Jan 23 2009

Profile Image of Walt

A Phony Woodsman

Posted at 9:14 am under Blog Post

Yesterday was chock full of electronic frustrations.  I began the day in the rat maze that Bowker calls a web site, managing those ISBNs sacred to every book publisher, and finished with a phone call to my tech savvy stepson, Matt, regarding coming changes to my email account.  Plenty of other frustrations between those two: altered passwords, new online fees, and assorted glitches.  By mid-morning, I was ready to toss my computer in a snow bank and go live in a cabin in the woods, completely off grid.  By mid-afternoon, I was slogging through calf-deep snow in nearby woods, trying to sweat out my frustrations.  That helped a little.

The more I think about it, the more I’m convinced that I’m a phony woodsman.  Most of my troubles stem from the fact that I have a foot in two entirely different worlds.  On one foot, I’m a writer and small-scale publisher, deeply engaged in high civilization.  On the other I’m a woods wanderer, tramping around roadless areas like a wild animal.  In other words, I keep a line of communication open to society therefore I’m a phony.  If I were a real woodsman, I’d step into the forest and never be heard from again.

I often catch myself fantasizing about disappearing.  My greatest reservation is that I’d lose my wife in the process, along with cherished ties to family and friends.  Then there’s the whole matter of where and how to live, along with the money necessary to set myself up, so the fantasy doesn’t last long.  Making a complete break with society isn’t easy.  Even mountain men had to trap beaver and sell pelts to traders in order to supply themselves with essentials.  Truth is, any retreat into the forest is only a half measure, unless one is utterly misanthropic and independently wealthy.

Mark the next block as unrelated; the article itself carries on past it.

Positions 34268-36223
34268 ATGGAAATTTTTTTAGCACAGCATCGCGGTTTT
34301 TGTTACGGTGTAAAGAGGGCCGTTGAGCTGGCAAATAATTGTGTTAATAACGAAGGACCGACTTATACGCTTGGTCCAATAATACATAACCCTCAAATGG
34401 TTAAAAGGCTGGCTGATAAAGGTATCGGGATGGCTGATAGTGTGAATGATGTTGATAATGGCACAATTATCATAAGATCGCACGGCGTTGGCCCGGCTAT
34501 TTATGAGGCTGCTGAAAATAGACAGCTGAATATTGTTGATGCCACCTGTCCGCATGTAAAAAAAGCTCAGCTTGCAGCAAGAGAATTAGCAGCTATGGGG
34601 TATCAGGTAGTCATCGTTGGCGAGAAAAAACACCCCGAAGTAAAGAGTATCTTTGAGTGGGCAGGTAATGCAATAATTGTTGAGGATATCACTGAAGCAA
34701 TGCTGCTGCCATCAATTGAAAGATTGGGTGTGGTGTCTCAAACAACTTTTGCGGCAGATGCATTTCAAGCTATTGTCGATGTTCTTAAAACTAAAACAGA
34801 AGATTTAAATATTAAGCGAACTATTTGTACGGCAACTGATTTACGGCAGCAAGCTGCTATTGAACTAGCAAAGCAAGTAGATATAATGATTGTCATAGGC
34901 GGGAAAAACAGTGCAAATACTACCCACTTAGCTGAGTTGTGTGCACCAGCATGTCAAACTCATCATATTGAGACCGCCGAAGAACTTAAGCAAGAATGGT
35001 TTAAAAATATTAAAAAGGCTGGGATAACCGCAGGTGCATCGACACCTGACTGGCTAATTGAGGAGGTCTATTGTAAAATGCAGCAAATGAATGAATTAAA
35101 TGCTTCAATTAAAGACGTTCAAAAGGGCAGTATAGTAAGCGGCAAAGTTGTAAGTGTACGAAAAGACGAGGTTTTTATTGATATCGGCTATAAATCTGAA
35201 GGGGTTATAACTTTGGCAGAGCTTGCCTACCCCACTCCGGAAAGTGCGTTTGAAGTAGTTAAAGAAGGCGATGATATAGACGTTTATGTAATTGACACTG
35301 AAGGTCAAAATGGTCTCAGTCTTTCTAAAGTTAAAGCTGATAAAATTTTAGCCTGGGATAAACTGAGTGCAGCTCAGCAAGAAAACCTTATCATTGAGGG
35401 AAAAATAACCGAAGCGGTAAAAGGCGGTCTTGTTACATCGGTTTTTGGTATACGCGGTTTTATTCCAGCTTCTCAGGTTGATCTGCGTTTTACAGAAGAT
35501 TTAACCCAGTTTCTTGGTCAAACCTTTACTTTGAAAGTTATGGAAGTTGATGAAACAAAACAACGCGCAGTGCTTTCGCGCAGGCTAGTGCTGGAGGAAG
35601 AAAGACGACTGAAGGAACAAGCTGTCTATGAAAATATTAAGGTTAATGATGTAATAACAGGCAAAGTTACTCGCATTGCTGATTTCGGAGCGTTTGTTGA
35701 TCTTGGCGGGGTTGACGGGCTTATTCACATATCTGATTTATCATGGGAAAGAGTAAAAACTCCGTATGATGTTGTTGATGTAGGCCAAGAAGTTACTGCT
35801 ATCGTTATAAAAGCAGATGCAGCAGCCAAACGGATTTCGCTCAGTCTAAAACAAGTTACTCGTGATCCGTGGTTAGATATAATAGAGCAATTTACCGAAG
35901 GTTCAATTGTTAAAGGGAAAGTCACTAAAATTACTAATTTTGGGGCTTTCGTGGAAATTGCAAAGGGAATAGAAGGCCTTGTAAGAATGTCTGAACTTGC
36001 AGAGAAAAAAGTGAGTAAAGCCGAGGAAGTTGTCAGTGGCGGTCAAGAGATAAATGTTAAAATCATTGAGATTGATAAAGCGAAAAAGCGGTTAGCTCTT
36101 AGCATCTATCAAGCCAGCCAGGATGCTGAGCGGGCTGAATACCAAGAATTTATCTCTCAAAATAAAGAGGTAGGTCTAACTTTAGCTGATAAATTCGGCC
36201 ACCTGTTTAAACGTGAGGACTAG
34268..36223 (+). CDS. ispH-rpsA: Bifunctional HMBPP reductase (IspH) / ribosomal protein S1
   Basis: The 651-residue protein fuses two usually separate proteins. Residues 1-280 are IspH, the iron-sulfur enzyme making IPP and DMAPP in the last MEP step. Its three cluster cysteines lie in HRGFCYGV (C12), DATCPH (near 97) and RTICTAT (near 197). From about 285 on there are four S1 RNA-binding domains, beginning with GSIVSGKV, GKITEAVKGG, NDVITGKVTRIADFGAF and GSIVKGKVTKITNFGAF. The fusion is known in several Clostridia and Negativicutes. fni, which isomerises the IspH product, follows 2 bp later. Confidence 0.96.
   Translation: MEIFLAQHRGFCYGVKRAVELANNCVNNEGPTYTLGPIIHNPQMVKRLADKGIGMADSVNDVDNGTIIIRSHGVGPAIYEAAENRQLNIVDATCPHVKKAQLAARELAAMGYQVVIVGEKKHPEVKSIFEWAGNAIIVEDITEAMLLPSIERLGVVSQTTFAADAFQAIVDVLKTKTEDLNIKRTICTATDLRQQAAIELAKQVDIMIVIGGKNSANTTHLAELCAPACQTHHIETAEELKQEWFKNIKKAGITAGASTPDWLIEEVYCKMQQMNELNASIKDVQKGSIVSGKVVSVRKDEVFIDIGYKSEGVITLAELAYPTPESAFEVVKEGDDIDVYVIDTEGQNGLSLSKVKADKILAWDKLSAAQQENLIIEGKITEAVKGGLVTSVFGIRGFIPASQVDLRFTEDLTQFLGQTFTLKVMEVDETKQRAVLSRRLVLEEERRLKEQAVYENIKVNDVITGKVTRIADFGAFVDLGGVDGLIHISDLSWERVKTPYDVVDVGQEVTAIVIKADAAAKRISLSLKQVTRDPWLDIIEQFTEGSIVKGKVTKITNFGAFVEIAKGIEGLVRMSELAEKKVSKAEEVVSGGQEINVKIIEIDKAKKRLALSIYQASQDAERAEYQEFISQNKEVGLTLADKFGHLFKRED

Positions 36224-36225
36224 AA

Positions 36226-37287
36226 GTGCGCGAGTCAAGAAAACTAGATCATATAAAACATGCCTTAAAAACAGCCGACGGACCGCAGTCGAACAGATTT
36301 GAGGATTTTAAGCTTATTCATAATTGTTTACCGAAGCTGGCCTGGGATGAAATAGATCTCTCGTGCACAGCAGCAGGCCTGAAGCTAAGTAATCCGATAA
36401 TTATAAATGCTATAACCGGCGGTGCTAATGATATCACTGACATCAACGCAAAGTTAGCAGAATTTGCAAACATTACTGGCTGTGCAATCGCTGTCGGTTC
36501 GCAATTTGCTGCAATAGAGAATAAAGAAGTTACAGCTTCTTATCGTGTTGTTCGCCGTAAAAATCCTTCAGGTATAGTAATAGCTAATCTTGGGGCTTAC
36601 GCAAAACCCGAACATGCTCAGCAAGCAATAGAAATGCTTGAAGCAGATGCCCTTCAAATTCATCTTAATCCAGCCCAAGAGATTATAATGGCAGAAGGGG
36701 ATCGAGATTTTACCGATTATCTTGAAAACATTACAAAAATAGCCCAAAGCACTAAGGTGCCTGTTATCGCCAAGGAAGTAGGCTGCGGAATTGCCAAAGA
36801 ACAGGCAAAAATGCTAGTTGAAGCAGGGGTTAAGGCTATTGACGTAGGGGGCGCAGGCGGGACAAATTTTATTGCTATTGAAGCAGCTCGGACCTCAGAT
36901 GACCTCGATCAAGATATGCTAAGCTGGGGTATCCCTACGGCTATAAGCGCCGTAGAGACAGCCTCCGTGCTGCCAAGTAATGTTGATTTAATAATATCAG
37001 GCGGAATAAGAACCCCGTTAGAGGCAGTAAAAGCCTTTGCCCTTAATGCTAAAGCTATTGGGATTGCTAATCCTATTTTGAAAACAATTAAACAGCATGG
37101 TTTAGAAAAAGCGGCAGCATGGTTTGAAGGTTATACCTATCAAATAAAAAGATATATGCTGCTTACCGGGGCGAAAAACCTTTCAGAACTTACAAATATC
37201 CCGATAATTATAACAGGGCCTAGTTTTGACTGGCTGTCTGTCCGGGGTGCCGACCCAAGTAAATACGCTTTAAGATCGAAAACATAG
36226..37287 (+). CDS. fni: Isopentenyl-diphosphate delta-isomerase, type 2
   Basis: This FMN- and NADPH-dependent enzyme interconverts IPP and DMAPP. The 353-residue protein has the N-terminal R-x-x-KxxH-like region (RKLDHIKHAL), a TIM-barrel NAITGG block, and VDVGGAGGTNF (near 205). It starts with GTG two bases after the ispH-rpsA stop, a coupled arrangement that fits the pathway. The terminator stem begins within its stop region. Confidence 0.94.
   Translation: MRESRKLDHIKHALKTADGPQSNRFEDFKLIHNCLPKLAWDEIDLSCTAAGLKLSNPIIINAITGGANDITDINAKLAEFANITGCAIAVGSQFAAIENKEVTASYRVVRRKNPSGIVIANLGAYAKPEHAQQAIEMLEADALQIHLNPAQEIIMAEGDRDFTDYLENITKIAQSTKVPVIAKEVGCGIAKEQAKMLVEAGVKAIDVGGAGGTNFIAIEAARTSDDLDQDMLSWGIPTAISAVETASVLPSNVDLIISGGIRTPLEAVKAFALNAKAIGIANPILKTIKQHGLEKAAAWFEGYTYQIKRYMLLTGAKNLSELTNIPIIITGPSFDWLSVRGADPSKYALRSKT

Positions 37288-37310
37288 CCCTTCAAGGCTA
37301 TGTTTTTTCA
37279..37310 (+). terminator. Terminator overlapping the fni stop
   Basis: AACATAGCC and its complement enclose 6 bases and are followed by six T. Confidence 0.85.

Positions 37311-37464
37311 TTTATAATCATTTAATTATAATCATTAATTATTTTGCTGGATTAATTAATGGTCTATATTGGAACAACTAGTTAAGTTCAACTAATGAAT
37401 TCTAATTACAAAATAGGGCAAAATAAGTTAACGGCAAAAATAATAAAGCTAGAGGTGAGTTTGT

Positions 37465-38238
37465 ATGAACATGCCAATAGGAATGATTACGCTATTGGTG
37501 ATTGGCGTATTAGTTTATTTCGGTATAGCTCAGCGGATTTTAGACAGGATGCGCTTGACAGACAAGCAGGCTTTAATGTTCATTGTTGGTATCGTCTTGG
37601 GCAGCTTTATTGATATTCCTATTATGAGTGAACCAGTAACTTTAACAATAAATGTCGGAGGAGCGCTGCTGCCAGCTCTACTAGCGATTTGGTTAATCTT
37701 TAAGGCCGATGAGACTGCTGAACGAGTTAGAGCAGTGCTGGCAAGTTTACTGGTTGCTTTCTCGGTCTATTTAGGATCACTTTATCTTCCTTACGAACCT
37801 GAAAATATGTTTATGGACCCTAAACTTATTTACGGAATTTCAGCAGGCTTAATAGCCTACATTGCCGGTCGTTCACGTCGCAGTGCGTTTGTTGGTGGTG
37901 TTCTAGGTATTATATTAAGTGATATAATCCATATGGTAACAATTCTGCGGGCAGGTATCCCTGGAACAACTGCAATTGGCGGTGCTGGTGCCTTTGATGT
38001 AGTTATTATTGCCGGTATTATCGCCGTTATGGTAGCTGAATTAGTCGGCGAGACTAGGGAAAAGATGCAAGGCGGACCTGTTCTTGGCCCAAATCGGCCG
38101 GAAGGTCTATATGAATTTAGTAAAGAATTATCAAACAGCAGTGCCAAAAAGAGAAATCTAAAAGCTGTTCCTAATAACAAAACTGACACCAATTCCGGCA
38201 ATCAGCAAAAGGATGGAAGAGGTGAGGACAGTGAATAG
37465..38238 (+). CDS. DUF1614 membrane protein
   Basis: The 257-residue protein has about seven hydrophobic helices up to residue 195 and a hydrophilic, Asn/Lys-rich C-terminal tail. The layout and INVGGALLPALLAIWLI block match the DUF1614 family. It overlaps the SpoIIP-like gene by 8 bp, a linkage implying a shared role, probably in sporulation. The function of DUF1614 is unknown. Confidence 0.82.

“No one lives in the woods,” the rather caustic French philosopher Alain once wrote, “Life in the woods is a fiction; the man of the woods is a fugitive.”  When I first read this, I wanted to sling his book across the room.  “Bullshit!” was my gut response.  Then I thought it through and tempered my judgment.  When I’m deep in a wilderness for days on end, I am very much a man of the woods.  In such circumstances, the wild defines me.  But I start missing my family and friends.  Eventually, time and food run out.  Then I return to the world of words, dollars and other abstractions.  Yeah, I’m a phony.  Alain called it.

Yet nothing Alain or any other cafe philosopher says can change what I feel in my heart.  My connection to the wild is profound.  I can’t imagine going too long without a good dose of it.  If ever the day comes when dropping off the grid isn’t possible, then woods wanderers like me will no longer exist.  Yeah, I may be a phony when I call myself a woodsman, but I still must have my regular infusion of the wild, if only for a day or two here and there.  This utterly electronic world can’t sustain me.

No responses yet

Comments are closed at this time.